Human Rights and Emerging Technologies

Course Description: 

At the beginning of the 21st century the emerging new technologies have become inherently political. Neuroscience, genetics (genetic testing, screening, and DNA fingerprinting), the various assisted reproductive technologies, nanotechnology, robotics, AI, information technologies, and their combination now constitute subjects of governance. Furthermore, as governments have started to rely increasingly on the use of these technologies, it has become difficult to scrutinize or control them, to limit their use or to apply equal access to them. In this process of scrutiny, a human rights approach may provide some guidance. Human rights have developed an established set of norms, a specific language, an institutional network and infrastructure for thinking about new technologies, their relevance, or the potential challenges posed by their application. Another benefit of this approach is to provide an alternative to the prevailing economic and technocratic model of innovation.

This course deals with the status of, and current challenges to, human rights in this context. By analyzing relevant texts and landmark cases, new generations of human rights will be explored. Is it possible to interpret human rights norms on the level of the human cells? Should access to transplantation, tissues in biobanks, umbilical cord blood, or the results of stem cell research be based on principle of solidarity? Or do we have to acknowledge that we are inevitably drifting towards a more commercial paradigm? The course will focus on recently emerged new technologies and their implications in the domain of human rights, such as right to privacy, international, national and personal security and DNA testing. The main methodology of this course is qualitative analysis of normative texts and cases that contain elements from both the human rights and public policy perspectives.

Uses and effects of biotechnological advances by now have become the subject of intense debates in society. Yet, the policy impacts of life sciences have remained so far understudied or at least not adequately elaborated – even though issues such as reproduction and gender; the new and emergent forms of discrimination; intellectual property and benefit sharing; and the protection of vulnerable groups, would provide a broad scope of study in this area. In order to provide a context for the analysis of normative texts and cases, students will have at their disposal a Course Reader and the attached bibliography, which constitutes the basic literature for further studies.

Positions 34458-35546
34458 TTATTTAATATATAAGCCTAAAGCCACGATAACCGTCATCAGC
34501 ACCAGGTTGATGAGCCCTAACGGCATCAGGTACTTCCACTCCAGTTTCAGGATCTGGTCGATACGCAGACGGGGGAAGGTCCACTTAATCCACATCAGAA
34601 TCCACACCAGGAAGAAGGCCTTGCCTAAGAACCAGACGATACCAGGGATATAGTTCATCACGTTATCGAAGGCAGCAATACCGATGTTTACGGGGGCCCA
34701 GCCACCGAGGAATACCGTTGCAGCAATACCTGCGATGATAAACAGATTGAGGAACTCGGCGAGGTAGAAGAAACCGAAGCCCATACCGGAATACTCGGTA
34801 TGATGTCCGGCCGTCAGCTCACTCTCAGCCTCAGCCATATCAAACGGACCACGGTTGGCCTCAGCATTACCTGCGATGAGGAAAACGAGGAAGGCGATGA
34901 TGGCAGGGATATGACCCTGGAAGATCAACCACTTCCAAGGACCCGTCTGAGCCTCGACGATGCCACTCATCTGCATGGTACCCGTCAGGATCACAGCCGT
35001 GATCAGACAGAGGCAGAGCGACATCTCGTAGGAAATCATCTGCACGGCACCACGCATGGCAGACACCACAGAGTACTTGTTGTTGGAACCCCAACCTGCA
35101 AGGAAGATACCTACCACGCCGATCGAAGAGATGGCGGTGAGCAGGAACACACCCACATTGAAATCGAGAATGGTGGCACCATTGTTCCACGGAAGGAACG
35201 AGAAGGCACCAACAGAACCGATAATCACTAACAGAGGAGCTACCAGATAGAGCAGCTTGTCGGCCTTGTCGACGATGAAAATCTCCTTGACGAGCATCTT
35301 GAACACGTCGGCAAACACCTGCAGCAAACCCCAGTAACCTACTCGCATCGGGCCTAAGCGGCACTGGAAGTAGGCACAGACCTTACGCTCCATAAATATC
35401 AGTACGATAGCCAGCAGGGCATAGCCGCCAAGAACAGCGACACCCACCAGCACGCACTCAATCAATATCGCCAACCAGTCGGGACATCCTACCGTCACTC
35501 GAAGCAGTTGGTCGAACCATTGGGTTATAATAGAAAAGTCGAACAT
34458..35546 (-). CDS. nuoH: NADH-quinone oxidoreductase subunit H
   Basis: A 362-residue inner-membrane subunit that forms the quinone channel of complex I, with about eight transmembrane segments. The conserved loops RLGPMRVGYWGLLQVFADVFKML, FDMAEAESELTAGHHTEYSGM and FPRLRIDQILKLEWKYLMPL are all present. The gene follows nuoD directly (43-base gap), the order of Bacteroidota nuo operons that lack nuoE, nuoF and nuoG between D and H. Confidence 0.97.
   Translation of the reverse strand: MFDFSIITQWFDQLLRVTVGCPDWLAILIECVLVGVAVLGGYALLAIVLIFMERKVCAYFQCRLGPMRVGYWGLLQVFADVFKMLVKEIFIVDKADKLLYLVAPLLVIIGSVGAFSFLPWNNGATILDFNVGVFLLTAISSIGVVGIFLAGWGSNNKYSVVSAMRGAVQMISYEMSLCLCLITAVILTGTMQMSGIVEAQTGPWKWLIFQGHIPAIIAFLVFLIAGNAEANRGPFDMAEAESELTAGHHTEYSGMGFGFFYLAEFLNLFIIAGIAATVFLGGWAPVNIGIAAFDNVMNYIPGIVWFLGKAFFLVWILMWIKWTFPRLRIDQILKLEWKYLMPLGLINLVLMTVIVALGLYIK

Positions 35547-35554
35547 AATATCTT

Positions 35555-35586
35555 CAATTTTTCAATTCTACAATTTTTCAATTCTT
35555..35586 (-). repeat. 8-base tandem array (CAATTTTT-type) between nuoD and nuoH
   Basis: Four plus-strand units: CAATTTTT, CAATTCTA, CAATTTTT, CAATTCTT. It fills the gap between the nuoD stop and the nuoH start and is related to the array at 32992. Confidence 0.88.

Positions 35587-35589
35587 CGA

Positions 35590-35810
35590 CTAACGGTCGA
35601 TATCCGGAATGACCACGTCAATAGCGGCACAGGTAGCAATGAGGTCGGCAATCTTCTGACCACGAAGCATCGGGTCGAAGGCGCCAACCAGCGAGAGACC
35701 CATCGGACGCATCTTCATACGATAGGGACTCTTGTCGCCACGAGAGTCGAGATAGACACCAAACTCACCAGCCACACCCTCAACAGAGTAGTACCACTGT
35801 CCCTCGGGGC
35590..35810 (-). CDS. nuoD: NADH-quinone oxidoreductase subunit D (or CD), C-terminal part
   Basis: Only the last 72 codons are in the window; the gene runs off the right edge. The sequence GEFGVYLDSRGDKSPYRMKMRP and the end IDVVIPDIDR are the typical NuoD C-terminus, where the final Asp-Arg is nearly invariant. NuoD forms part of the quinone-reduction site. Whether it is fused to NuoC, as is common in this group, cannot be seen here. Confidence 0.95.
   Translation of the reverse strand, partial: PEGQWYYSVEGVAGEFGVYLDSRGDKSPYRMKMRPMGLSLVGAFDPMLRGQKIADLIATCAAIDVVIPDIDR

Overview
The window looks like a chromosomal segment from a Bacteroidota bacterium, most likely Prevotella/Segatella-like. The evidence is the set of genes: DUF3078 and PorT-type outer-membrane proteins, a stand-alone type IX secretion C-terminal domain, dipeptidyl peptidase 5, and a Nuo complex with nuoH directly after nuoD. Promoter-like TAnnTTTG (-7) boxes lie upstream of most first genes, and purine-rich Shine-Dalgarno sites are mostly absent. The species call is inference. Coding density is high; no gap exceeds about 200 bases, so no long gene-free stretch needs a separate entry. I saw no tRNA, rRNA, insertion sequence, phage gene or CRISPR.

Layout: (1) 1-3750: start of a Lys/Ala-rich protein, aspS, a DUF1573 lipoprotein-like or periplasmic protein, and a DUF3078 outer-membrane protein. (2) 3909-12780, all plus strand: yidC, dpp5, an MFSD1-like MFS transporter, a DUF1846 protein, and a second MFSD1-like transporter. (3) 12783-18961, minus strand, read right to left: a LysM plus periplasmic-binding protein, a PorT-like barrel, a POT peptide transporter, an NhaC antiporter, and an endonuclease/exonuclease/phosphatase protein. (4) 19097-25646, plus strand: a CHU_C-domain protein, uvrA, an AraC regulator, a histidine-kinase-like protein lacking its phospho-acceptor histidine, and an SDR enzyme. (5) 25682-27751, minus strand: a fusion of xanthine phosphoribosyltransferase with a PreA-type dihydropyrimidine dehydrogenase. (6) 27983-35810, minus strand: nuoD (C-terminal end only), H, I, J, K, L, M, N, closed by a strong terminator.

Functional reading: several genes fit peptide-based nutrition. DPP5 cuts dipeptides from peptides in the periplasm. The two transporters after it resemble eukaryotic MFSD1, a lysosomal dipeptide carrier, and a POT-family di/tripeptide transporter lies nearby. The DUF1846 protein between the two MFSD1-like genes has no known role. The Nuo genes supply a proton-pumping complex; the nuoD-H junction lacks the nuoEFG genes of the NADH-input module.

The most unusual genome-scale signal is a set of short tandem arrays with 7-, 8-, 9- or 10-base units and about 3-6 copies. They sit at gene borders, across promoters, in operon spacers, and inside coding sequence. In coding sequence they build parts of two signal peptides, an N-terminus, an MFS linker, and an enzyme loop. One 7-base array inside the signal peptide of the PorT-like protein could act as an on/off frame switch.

Goals of the course

In order to achieve this end, the main goals of this course are:

  • to examine various forms of new technologies and the related policies as challenges to human rights;
  • to encourage critical analytical thinking about the role of human rights in shaping and restricting the application of new technologies and scientific advances; and
  • to analyze various examples of and case studies on the application of science and technology and their impact on human rights.
Learning Outcomes: 
  • Developing skills to analyze and to understand the human rights problems raised by new technologies and scientific advances;
  • Attaining capability to find, analyze and interpret cases of human rights relevance, including the understanding of their political context; and
  • Gaining familiarity with basic human rights in order to understand their role in international politics.
Assessment: 

Students are required to participate in the discussion of the social and legal issues implicated in the cases and in the literature. Reading assignments and the schedule of the course are enclosed in the detailed syllabus. Course requirements include attendance at lectures and seminars.

Evaluation: active participation in seminar discussion, based on the required readings; two seminar presentations (20–20% of the final grade); and a final essay (a 10–12 pages long research paper of on a topic to be chosen after consultation with the instructor – 60% of the grade). The paper is due on December 15 of 2019. The topic of the final essay should relate to the themes and concepts of the course and the title should be approved on the basis of a written proposal to be submitted at midterm.

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